In a popular survey about possessions held dearest to one’s heart, it is asked, “If there were a fire inside your house and you only had a few seconds to grab any items before they were destroyed, what would you grab?” Top five answers always include the photo albums! Don’t take this advice here lightly- choosing your wedding photographer is one of the most important decisions you will make while planning your wedding. After you’ve packed away your decorations, eaten your cake, and all your flowers have wilted, your pictures remain.
1) Start Early – Wedding photographers book their dates far in advance. To make sure you have the best photographers to select from, don’t leave this decision until the last minute.
2) Review Portfolios – Look through a photographer’s website and online galleries. Do you like what you see? Do they seem to have a wide variety of images from a large number of events, or are you seeing the same bride over and over again? Does their portfolio represent all the parts of a typical wedding day, or are you just seeing lots of getting ready and detail pictures?
Ask to see an entire wedding gallery- “all” of the images that were delivered to a past couple, not just a select few they cherry picked for showcasing. Will they be giving you untouched images? Ask to see what their work looks like straight out of the camera as well. It’s important to make sure that the quality of the work is consistent.
3) Determine Your Style – While looking through a photographer’s portfolio, consider the style of the images. Are these images you could see in your own home? Can you imagine yourself in the place of that bride or groom? Take note of which types of pictures are heavily represented- these are likely to be the categories the photographer focuses on at your wedding as well. Do you see a lot of posed pictures or candids? Are the pictures solely of the couple or do you see members of the wedding party, family, and guests too? Does the photographer’s style come from the way she shoots, or the way she edits the pictures afterward? In other words, can you replicate her portfolio from the images she provides you straight out of the camera?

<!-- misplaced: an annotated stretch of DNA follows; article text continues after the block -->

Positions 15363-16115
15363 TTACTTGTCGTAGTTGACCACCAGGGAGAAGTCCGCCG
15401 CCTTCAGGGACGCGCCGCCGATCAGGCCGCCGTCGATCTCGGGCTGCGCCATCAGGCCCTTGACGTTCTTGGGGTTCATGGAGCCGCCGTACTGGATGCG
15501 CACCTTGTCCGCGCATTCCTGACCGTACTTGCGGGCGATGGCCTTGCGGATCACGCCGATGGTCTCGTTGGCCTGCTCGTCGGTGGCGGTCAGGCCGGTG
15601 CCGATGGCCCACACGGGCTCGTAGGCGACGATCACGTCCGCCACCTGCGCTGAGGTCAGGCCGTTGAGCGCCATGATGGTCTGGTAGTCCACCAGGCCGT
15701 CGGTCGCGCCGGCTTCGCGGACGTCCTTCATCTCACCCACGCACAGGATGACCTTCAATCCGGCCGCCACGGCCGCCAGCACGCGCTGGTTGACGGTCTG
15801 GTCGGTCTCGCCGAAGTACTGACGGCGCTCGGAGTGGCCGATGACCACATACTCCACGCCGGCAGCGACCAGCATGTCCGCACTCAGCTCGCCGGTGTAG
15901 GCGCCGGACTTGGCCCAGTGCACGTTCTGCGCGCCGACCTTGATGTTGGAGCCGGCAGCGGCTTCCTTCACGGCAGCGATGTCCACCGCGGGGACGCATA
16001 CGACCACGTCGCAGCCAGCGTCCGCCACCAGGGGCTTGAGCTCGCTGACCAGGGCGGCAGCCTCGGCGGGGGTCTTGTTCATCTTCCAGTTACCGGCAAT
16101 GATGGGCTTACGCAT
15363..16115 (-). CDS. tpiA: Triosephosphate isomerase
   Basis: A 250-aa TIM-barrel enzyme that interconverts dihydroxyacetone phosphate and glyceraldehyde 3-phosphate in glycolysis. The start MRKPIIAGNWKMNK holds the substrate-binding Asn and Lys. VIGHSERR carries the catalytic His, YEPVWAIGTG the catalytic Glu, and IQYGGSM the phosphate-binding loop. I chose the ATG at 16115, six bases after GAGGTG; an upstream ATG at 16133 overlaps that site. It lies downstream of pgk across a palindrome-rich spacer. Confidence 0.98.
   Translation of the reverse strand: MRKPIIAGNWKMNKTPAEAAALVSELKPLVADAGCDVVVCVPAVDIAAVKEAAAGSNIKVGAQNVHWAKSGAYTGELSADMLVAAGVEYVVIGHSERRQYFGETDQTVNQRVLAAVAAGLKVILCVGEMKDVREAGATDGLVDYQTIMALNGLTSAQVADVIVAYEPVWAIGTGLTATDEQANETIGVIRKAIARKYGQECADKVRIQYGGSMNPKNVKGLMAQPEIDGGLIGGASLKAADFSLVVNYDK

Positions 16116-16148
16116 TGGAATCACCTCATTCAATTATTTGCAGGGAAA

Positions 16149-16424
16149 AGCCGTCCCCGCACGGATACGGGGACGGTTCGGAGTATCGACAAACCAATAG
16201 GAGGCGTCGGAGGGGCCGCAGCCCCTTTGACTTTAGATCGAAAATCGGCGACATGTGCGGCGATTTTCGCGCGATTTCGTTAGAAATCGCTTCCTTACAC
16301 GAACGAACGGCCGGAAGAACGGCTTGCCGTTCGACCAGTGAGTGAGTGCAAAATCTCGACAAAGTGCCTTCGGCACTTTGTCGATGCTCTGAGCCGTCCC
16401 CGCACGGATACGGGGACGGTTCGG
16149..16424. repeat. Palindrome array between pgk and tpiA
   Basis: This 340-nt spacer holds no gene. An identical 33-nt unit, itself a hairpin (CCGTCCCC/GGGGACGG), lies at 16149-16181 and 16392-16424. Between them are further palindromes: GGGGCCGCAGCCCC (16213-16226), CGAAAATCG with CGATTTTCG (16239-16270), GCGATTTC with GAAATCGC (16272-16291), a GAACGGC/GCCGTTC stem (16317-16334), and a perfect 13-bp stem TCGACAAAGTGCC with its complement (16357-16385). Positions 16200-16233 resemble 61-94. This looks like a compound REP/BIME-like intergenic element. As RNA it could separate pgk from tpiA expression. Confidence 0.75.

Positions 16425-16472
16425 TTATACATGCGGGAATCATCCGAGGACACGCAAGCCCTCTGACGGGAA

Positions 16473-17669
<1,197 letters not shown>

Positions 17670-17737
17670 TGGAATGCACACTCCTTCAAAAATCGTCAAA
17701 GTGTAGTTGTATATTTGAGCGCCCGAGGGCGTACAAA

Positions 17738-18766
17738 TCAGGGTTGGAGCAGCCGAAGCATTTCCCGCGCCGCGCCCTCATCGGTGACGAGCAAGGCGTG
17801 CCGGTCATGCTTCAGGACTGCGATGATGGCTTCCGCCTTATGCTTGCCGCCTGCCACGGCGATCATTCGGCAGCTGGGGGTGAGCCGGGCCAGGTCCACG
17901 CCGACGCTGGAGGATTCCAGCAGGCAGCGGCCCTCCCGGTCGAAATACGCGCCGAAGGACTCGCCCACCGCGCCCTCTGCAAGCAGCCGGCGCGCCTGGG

4) Post Shoot Editing & Image Rights- If you plan to request un-edited images from your photographer and plan to do some editing yourself make sure you are clear what that photographer’s policies are regarding this matter. Many photographers will make it a contractual obligation to ask permission first before crediting or referencing them once you have made any alterations to the original images they handed over.
5) Professionalism and References - Once you find a group of photographers whose work you like, check each of them out more thoroughly. Insist on a list of recent references and don’t be shy in contacting them. Many coupes will stop short and assume that because a reference is given, it must be good, so why bother. Along with the typical ways you might check out a business (online reviews, word of mouth, asking for referrals, the better business bureau, etc…) there are a couple questions you can ask to make sure your photographer is serious about what he does. Ask if he has a federal tax ID and sales tax license through the state. Ask if he has liability insurance- that way if he accidentally backs into your cake or a guest trips over his light stand, his insurance will cover the damages, not you. Also, review your potential photographer’s contract. A good contract should protect both you and the photographer- make sure it is not too one-sided.
6) Personality – Once you’ve narrowed down your choices, meet with your potential photographers. You want to see how your personalities gel. A comfortable working relationship on the day of your wedding is key to avoiding extra stress. You don’t have to be best friends, but you don’t want to be irritated by your photographer all day long either.
7) Engagement Sessions – Consider booking an engagement session with your final photographer choice before signing your wedding day contract. A little extra cost may save you a lot of heartache later. After all, engagement pictures can be retaken, your wedding images can’t.
8- Deposits and Money – We highly recommend you familiarize yourself with your photographer’s billing and retainer policies. Be aware of which payments are due when, and make sure that you understand and can agree with these policies before signing the photographer’s contract.
9) Equipment - Ask your photographer what kind of equipment they will be using and jot down the information. If you are not familiar with the equipment already, contact a local camera store and ask whether the equipment you jotted down is considered entry level or professional grade. Chances are, if they don’t use at least mid-level equipment they are new to the game. Having entry level equipment can, especially in difficult lighting situations, negatively effect the outcome of your images. Pros typically use pro equipment.